This is always a point of contention here, but Gruv Glide will completely cure the static issue.  You can search the other threads I posted this on.  I can't say it helps the sound or anything else, but the static will be gone and you can go back to enjoying analog again. I have never seen anyone claim that GG harmed their records and it has been sold for many, many years by major analog outlets such as Acoustic Sounds and Music Direct.  There are definitely other methods for dealing with static and you will have to decide what route to take.  Best of luck. 
Lose the plastic lid. Double sided tape on the mat OR use no mat. Use a humidifier.
1+ @noromance. I have been looking closely into this problem. 
1st, make sure the bearing is grounded. Check continuity with a meter set to ohms. If not run a wire from ground to it. Use high quality anti static inner sleeves. Plain paper are the absolute worst. 
Run a humidifier if you can. You can have one installed in your HVAC system.
IMHO the Zerostat is a PITA. I use a grounded sweep arm which not only discharges the record but sweeps incidental dust out of the way. I always keep my dust cover closed. Many here think this interferes with the sound. According to myself and Mark Dohmann it actually improves the sound by attenuating sound before it gets to the tonearm. He is working on one for his Helix turntable. He told this to me in an email conversation.
If your records are clean to start with and you always put them directly back into the jackets you will never have to clean a record unless you buy them used.
I recently learned that playing the record does create a small electrostatic charge of several hundred volts depending on humidity. If the record is not discharged the voltage is additive. Every time you play the record several hundred volts are added. Antistatic sleeves do not discharge the record! They just do not add any more charge. Paper sleeves can add charge! Other than a conductive sweep arm the best way to discharge a record is a conductive brush wired to ground. It is not enough just to hold it. The impedance of you is too high. You can drill a little hole and attach a wire with a sheet metal screw. I tried it myself and it works great. There is a thread on this subject where I promised to get some real data and publish the results. If you want to learn more on the subject google Triboelectric effect or series. I would like to add one more very interesting discovery. The darn label contributes electrons to the vinyl!! Records will develop a small charge all on their own! The vinyl will go negative and the label positive!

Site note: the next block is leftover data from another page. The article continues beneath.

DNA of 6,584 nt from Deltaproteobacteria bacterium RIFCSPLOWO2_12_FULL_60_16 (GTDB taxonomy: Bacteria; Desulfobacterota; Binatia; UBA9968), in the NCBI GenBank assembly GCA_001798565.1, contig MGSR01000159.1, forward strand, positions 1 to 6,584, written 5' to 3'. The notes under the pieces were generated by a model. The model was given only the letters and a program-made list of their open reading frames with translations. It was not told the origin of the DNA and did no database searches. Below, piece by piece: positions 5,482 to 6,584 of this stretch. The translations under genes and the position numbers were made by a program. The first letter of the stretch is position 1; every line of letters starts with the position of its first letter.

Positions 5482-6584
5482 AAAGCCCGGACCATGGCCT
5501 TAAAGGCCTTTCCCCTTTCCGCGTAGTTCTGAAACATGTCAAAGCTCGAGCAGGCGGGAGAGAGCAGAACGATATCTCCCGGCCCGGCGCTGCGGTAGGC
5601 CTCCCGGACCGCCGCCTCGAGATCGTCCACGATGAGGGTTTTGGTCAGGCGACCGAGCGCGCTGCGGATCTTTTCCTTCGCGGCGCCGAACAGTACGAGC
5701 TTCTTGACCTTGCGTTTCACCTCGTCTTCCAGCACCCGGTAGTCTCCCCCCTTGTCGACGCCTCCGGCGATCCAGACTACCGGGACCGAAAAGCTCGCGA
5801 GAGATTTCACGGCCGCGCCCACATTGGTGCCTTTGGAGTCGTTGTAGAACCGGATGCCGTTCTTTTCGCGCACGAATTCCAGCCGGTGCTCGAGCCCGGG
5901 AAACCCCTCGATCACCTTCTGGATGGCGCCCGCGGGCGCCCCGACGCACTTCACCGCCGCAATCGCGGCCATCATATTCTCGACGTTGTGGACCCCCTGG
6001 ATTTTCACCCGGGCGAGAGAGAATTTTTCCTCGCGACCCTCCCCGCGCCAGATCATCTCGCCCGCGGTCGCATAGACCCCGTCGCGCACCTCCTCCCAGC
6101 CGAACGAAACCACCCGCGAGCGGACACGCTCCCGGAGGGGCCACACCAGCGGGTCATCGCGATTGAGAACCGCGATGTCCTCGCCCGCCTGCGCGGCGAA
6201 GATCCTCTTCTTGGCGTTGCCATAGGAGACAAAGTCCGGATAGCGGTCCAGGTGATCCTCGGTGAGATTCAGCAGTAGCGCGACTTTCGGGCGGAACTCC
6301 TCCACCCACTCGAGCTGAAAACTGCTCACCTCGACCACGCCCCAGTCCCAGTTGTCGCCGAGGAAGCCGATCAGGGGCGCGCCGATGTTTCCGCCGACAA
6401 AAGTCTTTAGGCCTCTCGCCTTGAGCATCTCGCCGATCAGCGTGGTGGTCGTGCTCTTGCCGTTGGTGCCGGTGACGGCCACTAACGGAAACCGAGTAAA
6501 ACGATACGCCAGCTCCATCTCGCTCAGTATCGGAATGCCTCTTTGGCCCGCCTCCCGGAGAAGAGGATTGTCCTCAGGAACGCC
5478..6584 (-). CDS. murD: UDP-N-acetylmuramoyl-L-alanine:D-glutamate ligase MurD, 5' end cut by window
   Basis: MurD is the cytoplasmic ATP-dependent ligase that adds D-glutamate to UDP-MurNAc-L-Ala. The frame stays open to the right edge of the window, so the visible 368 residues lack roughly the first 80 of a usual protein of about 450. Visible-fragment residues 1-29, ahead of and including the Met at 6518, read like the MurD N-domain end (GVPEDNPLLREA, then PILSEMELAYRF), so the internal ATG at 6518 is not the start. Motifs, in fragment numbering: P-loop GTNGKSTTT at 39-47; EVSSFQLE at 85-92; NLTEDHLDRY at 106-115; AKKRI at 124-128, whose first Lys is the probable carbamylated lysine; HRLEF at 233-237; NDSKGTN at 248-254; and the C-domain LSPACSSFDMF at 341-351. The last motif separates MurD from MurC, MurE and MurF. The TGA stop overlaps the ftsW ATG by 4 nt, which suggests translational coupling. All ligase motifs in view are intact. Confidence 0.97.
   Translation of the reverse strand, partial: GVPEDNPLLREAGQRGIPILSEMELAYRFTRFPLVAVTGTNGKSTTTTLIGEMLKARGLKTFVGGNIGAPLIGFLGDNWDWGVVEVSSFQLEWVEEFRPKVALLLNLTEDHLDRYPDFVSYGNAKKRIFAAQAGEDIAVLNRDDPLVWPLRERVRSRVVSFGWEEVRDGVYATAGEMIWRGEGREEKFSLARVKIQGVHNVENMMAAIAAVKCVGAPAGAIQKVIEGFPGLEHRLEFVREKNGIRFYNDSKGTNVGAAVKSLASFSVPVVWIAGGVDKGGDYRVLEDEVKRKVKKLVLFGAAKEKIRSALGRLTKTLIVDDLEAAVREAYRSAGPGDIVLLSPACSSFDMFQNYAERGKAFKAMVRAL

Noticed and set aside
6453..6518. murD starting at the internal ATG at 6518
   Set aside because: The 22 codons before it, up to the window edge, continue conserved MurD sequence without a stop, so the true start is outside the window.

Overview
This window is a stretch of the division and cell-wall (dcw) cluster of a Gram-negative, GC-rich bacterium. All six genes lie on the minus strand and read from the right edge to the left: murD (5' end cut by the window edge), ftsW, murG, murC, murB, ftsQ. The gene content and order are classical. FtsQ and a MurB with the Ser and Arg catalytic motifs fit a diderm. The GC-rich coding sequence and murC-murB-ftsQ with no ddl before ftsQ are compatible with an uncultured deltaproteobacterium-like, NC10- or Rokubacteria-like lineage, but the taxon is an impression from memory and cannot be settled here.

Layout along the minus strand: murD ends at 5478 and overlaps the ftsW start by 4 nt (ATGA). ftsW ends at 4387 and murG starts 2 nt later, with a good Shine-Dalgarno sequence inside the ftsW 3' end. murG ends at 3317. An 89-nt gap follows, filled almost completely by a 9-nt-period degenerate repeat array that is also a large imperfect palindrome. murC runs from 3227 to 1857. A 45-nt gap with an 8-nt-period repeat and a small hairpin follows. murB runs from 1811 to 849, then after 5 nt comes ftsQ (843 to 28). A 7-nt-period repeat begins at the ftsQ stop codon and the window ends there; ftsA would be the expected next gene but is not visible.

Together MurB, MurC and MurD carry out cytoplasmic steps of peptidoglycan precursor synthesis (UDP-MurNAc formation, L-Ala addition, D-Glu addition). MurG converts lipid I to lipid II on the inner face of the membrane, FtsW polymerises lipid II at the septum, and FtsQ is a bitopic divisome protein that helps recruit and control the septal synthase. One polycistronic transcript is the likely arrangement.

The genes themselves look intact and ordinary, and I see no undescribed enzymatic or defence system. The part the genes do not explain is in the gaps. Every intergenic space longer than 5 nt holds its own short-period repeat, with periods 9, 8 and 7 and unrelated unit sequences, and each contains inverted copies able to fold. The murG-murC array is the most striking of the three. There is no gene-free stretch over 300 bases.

I forgot to mention, those of you using your hair to detect static. It is not sensitive enough. If you tie a fine cotton thread to pencil you can detect just 100 volts. The vinyl will attract the thread like hair and the label will repel it.